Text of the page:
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1.  The diagnosis and management of synovial cysts: Efficacy of surgery versus cyst aspiration 
Surgical Neurology International  2012;3(Suppl 3):S157-S166.
The surgical management of lumbar synovial cysts that have extruded into the spinal canal remains controversial (e.g. decompression with/without fusion).
The neurological presentation, anatomy, pathophysiology, and surgical challenges posed by synovial cysts in the lumbar spine are well known. Neurological complaints typically include unilateral or, more rarely, bilateral radicular complaints, and/or cauda equina syndromes. Anatomically, synovial cysts constitute cystic dilatations of synovial sheaths that directly extrude from facet joints into the spinal canal. Pathophysiologically, these cysts reflect disruption of the facet joints often with accompanying instability, and potentially compromise both the cephalad and caudad nerve roots.
Aspiration of lumbar synovial cysts, which are typically gelatinous and non-aspirable, and typically performed by “pain specialists” (e.g. pain management, rehabilitation, radiologists, others) utilizing fluoroscopy or CT-guided aspiration, is associated with 50–100% failure rates. Surgical decompression with/without fusion (as the issue regarding fusion remains unsettled) results in the resolution of back and radicular pain in 91.6–92.5% and 91.1–91.9% of cases, respectively.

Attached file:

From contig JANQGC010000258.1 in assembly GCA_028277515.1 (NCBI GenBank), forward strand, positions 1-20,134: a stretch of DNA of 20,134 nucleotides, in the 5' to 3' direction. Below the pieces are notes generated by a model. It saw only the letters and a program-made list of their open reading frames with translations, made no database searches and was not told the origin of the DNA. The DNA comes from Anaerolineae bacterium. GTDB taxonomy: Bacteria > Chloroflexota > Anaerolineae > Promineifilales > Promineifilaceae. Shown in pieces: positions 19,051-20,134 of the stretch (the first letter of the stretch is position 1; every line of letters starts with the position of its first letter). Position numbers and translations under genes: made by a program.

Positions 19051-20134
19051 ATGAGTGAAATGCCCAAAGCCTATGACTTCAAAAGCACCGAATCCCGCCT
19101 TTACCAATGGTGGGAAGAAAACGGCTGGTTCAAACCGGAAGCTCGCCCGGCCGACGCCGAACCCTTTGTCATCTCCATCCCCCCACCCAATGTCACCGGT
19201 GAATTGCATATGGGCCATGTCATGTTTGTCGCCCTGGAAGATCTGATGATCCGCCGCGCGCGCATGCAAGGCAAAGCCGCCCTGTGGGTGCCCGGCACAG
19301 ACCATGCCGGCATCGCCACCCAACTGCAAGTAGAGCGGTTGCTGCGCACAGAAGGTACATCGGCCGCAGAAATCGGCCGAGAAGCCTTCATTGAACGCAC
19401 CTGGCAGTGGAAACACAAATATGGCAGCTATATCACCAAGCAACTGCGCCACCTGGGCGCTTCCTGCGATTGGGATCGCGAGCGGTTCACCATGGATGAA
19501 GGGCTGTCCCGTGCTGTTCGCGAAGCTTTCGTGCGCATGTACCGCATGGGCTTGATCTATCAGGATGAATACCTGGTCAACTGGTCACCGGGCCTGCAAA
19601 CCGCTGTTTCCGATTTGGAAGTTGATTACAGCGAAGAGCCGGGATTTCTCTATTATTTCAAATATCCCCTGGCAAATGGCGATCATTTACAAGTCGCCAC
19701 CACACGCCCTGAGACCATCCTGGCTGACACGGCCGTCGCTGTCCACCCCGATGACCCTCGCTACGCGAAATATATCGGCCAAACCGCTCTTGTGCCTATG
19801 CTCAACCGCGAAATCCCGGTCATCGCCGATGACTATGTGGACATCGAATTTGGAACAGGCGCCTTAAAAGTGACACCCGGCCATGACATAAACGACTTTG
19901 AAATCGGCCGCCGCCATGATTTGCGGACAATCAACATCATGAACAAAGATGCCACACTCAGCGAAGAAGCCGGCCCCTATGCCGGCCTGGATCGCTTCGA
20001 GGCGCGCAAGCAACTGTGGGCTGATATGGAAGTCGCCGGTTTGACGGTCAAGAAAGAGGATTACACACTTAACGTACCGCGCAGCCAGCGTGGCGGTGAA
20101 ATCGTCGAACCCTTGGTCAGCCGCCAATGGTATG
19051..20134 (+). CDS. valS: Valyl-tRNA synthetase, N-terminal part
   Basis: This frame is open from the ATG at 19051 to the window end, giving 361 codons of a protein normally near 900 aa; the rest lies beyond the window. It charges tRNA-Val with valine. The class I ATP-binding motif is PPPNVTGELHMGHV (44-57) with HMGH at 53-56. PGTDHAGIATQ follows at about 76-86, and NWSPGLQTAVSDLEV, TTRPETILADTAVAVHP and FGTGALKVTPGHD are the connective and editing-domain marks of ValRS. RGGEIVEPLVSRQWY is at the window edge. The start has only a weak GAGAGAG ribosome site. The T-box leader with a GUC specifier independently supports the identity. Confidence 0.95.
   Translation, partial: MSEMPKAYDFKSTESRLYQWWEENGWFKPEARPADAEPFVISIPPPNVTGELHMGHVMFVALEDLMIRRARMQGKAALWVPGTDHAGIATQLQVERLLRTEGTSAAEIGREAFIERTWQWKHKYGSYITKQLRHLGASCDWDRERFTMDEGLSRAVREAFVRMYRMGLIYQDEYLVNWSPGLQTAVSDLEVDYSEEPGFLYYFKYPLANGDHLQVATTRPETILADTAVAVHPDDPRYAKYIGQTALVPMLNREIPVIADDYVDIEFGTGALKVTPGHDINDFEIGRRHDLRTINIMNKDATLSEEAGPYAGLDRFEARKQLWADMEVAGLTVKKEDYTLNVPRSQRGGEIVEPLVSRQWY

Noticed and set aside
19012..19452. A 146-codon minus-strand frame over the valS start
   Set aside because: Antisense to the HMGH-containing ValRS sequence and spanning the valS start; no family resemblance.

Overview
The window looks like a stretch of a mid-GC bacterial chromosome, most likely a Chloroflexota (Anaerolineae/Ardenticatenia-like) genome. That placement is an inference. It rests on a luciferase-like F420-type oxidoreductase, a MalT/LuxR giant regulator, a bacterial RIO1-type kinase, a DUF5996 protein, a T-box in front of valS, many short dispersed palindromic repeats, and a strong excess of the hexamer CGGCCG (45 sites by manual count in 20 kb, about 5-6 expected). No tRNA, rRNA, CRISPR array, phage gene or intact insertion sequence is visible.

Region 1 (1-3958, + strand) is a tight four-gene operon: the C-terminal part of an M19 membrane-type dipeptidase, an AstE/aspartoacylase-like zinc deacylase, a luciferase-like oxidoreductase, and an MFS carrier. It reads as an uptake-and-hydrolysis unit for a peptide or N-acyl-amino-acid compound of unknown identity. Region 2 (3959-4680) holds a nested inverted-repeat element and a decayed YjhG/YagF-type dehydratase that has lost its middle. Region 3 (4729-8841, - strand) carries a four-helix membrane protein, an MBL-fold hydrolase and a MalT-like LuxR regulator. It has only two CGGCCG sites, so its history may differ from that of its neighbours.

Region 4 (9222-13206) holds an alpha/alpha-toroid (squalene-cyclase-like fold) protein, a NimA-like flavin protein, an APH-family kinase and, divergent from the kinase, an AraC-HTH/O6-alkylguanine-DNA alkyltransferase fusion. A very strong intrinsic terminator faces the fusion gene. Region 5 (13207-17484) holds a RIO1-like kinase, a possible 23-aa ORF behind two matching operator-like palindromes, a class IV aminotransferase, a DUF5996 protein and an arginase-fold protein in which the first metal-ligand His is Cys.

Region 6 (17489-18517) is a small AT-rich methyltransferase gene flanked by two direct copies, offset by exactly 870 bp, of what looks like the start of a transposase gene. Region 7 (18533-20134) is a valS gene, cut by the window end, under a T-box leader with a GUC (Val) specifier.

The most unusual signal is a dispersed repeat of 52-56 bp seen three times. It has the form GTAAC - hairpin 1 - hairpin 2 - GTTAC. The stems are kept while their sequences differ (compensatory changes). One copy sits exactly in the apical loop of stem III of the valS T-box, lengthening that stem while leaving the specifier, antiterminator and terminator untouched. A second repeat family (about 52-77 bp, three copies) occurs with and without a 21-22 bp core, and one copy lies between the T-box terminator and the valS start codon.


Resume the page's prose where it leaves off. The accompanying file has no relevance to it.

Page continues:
After a thorough review of the literature, it appears that the treatment with the best outcome for patients with synovial cysts is cyst removal utilizing surgical decompression; the need for attendant fusion remains unsettled. The use of an alternative treatment, percutaneous aspiration of cysts, appears to have a much higher recurrence and failure rate, but may be followed by surgery if warranted.
PMCID: PMC3422091  PMID: 22905322
Decompression; extruded lumbar synovial cysts; failed aspiration; failed techniques; fusion
2.  Controversies in Chiari I malformations 
Surgical Neurology International  2012;3(Suppl 3):S232-S237.
The diagnosis and management of Chiari I malformations (CMI) remains controversial, particularly since it is often an incidental finding on cervical MR scans performed for neck pain and/or headaches. Recently, some surgeons “over-operated” on asymptomatic patients with Chiari I malformations, or even on those without the requisite radiographic diagnostic features for Chiari I malformations: unfortunately, only a subset were admonished for indiscriminate surgery. Nevertheless, when this hindbrain malformation is truly symptomatic, contributing to impaired cerebrospinal fluid (CSF) circulation, various valid surgical management strategies may be adopted.
This review focuses on the current literature regarding the clinical presentation, diagnosis, and surgical management of Chiari I malformation. Variations in the surgical technique are also presented and critiqued.
The recommended treatment for Chiari I malformations I consists of decompressive suboccipital craniectomy and duroplasty when abnormal cine-flow MRI is observed preoperatively and blockage of CSF flow persists intraoperatively despite bony decompression.
Controversy continues regarding the optimal surgical technique to address Chiari malformations I. Proper diagnostic studies and patient selection are needed to optimize patient outcomes, while avoiding unnecessary surgical procedures.
PMCID: PMC3422094  PMID: 22905329
Chiari malformation I; decompression; duroplasty; operative controversy; suboccipital craniectomy; surgical indications

Results 1-2 (2)